Like many Americans, I had and probably still have an inadequate sense of world history and a tendency to over-generalize from my own experience. Good writing is based on specificity and directness of firsthand knowledge, so finding out more about the world has been instrumental to my own growth as a writer and teacher of writing. In terms of material and maturity of approach, Semester at Sea gave me more in one summer than I’ve learned anywhere else since graduate school.
Q: Both of your books devote a number of pages to insomnia poems. What keeps you awake? What about that time drives your creativity?
A: It’s mostly a former problem—waking up at two or three, full speed. I licked it with exercise, cutting back on sugar and caffeine, and worrying less. But for the many years that I was a regular insomniac, those small hours were a quiet and usually pleasant melancholy time for reflection, reading, and writing. It’s a good opportunity for composing new work and organizing little bits and pieces, but not much good for revision.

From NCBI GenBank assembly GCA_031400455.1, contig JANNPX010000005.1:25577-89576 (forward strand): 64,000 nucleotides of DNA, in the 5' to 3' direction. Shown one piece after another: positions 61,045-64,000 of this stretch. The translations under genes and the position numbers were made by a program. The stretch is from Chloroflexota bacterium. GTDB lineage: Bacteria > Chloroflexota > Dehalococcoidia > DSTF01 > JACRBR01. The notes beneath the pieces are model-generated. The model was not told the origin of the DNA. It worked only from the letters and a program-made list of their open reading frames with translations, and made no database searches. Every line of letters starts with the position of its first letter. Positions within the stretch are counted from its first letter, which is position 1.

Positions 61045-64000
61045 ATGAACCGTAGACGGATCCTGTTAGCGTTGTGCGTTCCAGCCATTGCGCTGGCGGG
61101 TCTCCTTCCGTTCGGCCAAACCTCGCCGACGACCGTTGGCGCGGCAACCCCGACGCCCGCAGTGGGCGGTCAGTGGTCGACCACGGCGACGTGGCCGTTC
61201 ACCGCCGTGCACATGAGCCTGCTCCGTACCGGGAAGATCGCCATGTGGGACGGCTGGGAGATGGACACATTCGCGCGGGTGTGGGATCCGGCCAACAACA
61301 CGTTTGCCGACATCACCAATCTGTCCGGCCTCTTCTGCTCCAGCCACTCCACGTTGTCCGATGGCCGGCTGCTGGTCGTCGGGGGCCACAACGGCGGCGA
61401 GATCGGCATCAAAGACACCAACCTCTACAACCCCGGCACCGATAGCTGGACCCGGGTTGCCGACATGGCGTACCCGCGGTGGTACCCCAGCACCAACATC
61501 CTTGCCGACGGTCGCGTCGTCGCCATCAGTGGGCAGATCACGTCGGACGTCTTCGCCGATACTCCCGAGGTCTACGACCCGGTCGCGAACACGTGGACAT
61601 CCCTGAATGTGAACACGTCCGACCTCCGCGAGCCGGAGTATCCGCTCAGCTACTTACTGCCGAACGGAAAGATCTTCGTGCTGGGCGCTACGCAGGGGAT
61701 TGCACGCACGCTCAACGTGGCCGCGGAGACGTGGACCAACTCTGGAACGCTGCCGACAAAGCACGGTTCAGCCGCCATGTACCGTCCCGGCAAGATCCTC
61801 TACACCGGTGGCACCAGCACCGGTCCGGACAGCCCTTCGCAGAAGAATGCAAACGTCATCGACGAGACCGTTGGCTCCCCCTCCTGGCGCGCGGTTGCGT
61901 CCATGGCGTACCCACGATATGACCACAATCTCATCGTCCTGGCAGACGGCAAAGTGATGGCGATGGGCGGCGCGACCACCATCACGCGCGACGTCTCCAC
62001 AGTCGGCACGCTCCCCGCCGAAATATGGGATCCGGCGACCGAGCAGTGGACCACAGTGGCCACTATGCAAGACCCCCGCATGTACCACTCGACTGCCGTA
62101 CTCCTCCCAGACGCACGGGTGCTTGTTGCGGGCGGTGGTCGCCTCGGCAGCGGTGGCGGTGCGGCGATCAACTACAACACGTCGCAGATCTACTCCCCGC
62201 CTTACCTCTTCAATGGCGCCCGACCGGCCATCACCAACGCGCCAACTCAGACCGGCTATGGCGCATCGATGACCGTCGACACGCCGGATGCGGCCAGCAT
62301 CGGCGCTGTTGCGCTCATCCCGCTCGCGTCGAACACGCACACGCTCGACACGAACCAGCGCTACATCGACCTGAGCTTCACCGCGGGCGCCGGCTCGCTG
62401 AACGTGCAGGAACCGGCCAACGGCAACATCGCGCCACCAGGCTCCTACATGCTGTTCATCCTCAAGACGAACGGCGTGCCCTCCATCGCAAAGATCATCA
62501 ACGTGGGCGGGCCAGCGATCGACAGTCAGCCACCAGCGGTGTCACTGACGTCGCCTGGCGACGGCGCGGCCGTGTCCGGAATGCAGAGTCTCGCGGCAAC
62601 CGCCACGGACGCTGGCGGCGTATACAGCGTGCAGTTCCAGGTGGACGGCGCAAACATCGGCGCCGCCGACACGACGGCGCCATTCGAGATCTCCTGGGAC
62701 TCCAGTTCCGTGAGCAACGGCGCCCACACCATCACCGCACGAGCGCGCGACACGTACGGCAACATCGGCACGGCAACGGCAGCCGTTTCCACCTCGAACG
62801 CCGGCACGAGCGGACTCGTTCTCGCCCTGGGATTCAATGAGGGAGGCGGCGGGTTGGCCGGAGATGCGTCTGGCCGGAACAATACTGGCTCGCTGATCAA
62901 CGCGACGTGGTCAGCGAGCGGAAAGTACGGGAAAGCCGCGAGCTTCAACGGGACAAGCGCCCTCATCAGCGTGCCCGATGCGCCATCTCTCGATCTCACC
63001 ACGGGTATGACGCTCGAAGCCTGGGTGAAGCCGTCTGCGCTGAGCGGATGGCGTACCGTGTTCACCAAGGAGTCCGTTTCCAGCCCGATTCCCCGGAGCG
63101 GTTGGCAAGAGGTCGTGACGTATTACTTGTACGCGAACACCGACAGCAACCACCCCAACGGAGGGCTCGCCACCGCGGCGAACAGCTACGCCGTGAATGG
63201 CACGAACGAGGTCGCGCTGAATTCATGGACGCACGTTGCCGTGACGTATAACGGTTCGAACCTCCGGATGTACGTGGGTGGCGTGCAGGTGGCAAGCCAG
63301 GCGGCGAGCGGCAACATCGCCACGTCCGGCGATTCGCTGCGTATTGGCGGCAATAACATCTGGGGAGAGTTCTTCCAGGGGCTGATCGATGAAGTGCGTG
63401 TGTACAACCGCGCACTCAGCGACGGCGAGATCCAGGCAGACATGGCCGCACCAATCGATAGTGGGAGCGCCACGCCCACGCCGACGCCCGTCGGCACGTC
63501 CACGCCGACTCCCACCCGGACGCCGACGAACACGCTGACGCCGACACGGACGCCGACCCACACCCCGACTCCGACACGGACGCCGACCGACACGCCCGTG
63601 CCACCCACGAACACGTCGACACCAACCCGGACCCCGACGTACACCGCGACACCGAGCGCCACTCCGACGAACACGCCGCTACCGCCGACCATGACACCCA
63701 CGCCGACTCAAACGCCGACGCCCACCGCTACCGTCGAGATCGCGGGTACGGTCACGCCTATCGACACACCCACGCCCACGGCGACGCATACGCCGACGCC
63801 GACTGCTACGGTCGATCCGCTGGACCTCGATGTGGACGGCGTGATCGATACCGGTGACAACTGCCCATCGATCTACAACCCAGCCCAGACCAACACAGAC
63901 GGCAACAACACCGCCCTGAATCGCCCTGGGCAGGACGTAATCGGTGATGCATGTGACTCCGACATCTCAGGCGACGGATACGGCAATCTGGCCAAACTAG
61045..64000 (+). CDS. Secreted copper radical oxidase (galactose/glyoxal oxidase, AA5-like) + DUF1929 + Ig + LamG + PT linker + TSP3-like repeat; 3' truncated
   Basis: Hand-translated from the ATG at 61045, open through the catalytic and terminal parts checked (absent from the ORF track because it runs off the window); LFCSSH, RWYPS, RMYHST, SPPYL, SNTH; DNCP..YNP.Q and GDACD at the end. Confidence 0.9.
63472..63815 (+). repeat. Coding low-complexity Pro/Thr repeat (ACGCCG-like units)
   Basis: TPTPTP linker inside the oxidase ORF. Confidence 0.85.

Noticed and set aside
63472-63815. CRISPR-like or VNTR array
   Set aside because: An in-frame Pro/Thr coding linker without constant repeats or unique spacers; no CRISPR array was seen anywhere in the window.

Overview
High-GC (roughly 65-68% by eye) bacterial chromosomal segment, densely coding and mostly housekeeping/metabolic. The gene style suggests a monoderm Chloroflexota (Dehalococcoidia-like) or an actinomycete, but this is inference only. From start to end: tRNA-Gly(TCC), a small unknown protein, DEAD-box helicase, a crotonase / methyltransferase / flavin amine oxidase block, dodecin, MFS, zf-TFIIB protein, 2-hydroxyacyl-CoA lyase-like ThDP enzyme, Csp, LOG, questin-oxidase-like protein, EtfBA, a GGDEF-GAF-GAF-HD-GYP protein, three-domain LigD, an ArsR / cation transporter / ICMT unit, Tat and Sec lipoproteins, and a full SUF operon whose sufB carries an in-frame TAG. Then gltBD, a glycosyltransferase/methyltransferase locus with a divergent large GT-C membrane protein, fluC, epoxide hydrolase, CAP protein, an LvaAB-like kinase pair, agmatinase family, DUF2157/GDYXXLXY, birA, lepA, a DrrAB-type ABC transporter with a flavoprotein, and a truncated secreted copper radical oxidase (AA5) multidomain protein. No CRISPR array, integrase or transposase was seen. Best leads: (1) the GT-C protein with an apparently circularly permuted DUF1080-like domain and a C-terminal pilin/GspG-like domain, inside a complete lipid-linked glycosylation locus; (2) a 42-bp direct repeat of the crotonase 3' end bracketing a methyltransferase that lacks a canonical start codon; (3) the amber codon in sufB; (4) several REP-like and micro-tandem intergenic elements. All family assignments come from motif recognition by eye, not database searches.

Q: In the poem, “Three A.M., Walking the Dry Creek,” the speaker is “Awake again, and out/ of options…[hoping] to die/ with eyes wide open.” A sense of urgency, of racing against time and death, pervades many of your poems. What is your relationship with mortality?
A: I don’t think about it very much. The topic probably ends up on the page more often than it occupies the forefront of my mind. If it comes across as a source of pressure in the poems, though, I guess I’m glad about that.
Q: There’s a kind of squaring off in your second book—a need “to put it right,” (“Self-Portrait as a Younger Man, Pissed Off in the Shop”) to carry “a gun in [your] pocket” (Self-Portrait in Response to a Rhetorical Question”) that isn’t as present in your first book. What did you grapple with in the second book? Did you suffer while writing it?